Journal of Soils and Sediments

, Volume 19, Issue 5, pp 2520–2533 | Cite as

Spatiotemporal differences in the arbuscular mycorrhizal fungi communities in soil and roots in response to long-term organic compost inputs in an intensive agricultural cropping system on the North China Plain

  • Wei Liu
  • Yunlong Zhang
  • Shanshan Jiang
  • Philip J. Murray
  • Liqin Liao
  • Xiaolin Li
  • Junling ZhangEmail author
Soils, Sec 5 • Soil and Landscape Ecology • Research Article



Fertilizer management is important for minimizing nutrient losses from intensive agroecosystems. An increasing amount of organic fertilizer has been applied to overcome the problems associated with mineral fertilizers. Thus, an understanding of the diversity and community structure changes in arbuscular mycorrhizal fungi (AMF) in response to long-term organic fertilizer management can be potentially significant in the development of nutrient management strategies.

Materials and methods

Here, a study was conducted to investigate the vertical distribution of AMF in a calcareous field and the temporal structure of AMF in maize roots with different levels of continuous fertilization over a 13-year period. T-RFLP and clone library construction were used to investigate AMF community in this study. Canonical correspondence analysis was performed to determine the significance of environmental variable that may affect the AMF community composition.

Results and discussion

Our results showed that the Shannon-Weiner and evenness indexes of soil AMF community decreased, while AMF richness was not significantly affected. Organic compost application reduced root colonization, while the negative influence of conventional inorganic fertilization was minor. The effect was significant at 13 leaf collar stage of maize. Crop phenology especially growth stages might override fertilizer supply in determining the community composition of active root inhabiting AM fungi. Significant differences in the community structure of soil AMF were observed between control and organic compost treatments in surface soil, and the community shift was primarily attributable to soil organic matter and nutrient contents (total nitrogen and carbon, Olsen-P, and exchangeable K). Vertical distribution of AMF was significantly related to soil electrical conductivity and pH values.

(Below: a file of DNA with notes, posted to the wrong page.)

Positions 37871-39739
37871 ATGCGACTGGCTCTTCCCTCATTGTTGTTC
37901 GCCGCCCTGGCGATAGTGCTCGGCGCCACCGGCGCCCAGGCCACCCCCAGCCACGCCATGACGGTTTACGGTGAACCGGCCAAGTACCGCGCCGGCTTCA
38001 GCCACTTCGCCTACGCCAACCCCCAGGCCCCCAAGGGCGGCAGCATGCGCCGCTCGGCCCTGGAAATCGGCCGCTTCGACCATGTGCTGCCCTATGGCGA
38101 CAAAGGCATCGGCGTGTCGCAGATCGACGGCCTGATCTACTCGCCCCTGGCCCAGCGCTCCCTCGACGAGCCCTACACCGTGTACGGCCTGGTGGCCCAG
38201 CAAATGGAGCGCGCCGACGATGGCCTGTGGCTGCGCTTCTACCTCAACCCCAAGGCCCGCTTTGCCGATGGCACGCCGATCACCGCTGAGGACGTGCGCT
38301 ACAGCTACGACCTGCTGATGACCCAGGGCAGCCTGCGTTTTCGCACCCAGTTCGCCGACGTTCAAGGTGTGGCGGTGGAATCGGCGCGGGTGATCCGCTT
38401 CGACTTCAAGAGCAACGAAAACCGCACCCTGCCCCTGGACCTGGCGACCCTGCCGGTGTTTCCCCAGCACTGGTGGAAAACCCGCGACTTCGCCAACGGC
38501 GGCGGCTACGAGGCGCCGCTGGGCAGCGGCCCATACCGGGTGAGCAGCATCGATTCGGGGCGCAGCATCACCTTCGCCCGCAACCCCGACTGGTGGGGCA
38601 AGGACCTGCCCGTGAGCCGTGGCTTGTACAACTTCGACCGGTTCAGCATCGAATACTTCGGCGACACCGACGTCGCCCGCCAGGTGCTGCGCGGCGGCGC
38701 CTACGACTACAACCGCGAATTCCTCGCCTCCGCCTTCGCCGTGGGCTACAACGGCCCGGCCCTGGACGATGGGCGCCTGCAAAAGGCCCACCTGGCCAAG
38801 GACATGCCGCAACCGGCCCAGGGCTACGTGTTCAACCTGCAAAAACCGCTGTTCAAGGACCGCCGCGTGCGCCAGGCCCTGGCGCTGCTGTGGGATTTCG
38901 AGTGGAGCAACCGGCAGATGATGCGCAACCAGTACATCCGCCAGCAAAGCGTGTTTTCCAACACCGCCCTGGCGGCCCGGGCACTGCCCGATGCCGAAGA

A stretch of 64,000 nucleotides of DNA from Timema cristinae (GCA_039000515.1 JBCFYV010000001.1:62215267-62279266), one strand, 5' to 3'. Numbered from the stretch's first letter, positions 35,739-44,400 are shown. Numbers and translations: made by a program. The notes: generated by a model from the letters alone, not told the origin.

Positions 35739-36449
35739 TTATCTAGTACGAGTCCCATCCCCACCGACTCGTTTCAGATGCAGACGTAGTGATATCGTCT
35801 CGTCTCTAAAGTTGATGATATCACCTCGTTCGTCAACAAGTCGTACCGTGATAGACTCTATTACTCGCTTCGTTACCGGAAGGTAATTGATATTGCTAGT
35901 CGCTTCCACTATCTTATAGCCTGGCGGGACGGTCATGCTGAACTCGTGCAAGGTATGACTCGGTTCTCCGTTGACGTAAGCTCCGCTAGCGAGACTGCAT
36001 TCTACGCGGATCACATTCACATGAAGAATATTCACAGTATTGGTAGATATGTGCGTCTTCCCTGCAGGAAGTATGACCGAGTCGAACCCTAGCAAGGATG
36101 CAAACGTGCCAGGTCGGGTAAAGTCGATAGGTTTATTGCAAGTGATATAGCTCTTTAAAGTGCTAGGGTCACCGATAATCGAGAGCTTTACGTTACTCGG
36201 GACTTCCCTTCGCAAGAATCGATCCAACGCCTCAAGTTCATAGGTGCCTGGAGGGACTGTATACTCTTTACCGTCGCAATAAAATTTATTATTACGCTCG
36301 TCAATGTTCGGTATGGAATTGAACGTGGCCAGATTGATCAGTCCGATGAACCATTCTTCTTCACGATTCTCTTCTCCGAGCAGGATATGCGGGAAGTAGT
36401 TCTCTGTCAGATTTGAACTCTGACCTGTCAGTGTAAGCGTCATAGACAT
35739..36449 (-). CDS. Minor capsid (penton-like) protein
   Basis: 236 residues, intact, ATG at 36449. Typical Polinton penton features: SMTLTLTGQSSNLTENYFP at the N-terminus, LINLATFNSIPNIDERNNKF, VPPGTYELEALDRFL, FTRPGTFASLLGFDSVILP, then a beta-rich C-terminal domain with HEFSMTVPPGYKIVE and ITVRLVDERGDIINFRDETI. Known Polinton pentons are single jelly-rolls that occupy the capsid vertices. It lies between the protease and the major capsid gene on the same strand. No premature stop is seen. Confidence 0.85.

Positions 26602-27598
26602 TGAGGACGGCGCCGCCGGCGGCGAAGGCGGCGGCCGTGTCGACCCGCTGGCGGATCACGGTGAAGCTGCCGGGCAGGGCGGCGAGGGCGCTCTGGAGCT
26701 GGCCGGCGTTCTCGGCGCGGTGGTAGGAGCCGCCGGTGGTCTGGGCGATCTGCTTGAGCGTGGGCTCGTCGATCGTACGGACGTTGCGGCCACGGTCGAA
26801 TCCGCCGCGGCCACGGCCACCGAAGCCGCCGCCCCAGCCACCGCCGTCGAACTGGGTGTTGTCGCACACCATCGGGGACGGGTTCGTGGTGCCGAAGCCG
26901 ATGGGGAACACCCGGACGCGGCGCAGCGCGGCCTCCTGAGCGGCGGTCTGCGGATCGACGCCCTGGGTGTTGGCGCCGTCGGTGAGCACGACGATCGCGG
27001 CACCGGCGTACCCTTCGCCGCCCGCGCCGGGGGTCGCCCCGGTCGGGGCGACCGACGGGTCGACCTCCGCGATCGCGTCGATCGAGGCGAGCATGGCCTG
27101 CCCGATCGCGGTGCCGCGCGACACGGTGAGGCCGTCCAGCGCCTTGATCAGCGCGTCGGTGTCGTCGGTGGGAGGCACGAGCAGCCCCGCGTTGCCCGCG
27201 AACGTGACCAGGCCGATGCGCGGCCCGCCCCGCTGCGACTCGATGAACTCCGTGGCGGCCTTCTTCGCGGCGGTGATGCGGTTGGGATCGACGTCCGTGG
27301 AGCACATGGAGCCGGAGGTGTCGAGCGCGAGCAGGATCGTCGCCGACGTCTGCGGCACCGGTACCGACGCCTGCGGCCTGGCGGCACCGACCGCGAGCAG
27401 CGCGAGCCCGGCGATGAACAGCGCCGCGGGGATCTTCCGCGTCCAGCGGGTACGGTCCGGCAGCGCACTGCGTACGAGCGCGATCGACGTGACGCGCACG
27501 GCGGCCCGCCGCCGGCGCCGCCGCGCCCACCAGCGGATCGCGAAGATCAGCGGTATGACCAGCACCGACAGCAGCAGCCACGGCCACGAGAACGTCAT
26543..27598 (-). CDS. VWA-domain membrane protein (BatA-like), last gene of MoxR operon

Our results indicated that AMF community assemblage was complex and dependent on fertilization-mediated changes in soil properties, soil depth, and crop phenology. The modification of AMF communities by fertilization may have great impact on soil health and ecosystem services in intensive agroecosystems.


Arbuscular mycorrhizal fungi Intensive agriculture Maize Long-term organic compost input North China Plain 



The authors thank Professor Ji Li of China Agricultural University for providing assistance with sampling at the experimental site.

Funding information

This work was financially supported by the National Key Research and Development Program of China (2017YFD0200200/2017YFD0200202/2016YFE0101100) and the National Natural Science Foundation of China (grant nos. 31272251, 31400528).

Supplementary material

11368_2019_2244_MOESM1_ESM.docx (153 kb)
ESM 1 (DOCX 152 kb)
11368_2019_2244_MOESM2_ESM.docx (27 kb)
ESM 2 (DOCX 27 kb)


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Copyright information

© Springer-Verlag GmbH Germany, part of Springer Nature 2019

Authors and Affiliations

  • Wei Liu
    • 1
    • 2
  • Yunlong Zhang
    • 2
  • Shanshan Jiang
    • 2
  • Philip J. Murray
    • 3
  • Liqin Liao
    • 1
  • Xiaolin Li
    • 2
  • Junling Zhang
    • 2
    Email author
  1. 1.Collaborative Innovation Center of Jiangxi Typical Trees Cultivation and Utilization, Jiangxi Provincial Key Laboratory of Silviculture, College of ForestryJiangxi Agricultural UniversityNanchangChina
  2. 2.Centre for Resources, Environment and Food Security, College of Resources and Environmental Sciences, Key Laboratory of Plant-Soil Interactions, Ministry of EducationChina Agricultural UniversityBeijingChina
  3. 3.Sustainable Agriculture Systems, Rothamsted Research, North WykeOkehamptonUK

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